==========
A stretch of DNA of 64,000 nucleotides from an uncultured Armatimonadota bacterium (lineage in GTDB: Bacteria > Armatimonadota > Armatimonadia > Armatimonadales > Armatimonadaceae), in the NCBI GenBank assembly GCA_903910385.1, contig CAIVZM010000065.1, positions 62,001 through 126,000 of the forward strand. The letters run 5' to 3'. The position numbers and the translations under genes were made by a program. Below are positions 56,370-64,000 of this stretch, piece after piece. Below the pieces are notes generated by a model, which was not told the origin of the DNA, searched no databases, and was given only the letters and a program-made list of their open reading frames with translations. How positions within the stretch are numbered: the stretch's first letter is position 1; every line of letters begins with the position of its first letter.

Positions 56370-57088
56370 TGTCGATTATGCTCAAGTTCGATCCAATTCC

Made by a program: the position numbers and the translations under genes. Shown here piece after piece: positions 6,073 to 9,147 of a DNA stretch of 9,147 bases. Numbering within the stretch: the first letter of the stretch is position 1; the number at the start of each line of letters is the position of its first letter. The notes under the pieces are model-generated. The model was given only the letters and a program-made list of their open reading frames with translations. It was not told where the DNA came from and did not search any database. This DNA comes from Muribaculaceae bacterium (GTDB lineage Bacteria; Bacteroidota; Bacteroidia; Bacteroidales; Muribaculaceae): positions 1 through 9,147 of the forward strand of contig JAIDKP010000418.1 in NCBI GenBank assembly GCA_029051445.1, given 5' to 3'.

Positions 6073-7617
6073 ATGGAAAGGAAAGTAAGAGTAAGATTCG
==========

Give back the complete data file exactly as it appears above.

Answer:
A stretch of DNA of 64,000 nucleotides from an uncultured Armatimonadota bacterium (lineage in GTDB: Bacteria > Armatimonadota > Armatimonadia > Armatimonadales > Armatimonadaceae), in the NCBI GenBank assembly GCA_903910385.1, contig CAIVZM010000065.1, positions 62,001 through 126,000 of the forward strand. The letters run 5' to 3'. The position numbers and the translations under genes were made by a program. Below are positions 56,370-64,000 of this stretch, piece after piece. Below the pieces are notes generated by a model, which was not told the origin of the DNA, searched no databases, and was given only the letters and a program-made list of their open reading frames with translations. How positions within the stretch are numbered: the stretch's first letter is position 1; every line of letters begins with the position of its first letter.

Positions 56370-57088
56370 TGTCGATTATGCTCAAGTTCGATCCAATTCC

Made by a program: the position numbers and the translations under genes. Shown here piece after piece: positions 6,073 to 9,147 of a DNA stretch of 9,147 bases. Numbering within the stretch: the first letter of the stretch is position 1; the number at the start of each line of letters is the position of its first letter. The notes under the pieces are model-generated. The model was given only the letters and a program-made list of their open reading frames with translations. It was not told where the DNA came from and did not search any database. This DNA comes from Muribaculaceae bacterium (GTDB lineage Bacteria; Bacteroidota; Bacteroidia; Bacteroidales; Muribaculaceae): positions 1 through 9,147 of the forward strand of contig JAIDKP010000418.1 in NCBI GenBank assembly GCA_029051445.1, given 5' to 3'.

Positions 6073-7617
6073 ATGGAAAGGAAAGTAAGAGTAAGATTCG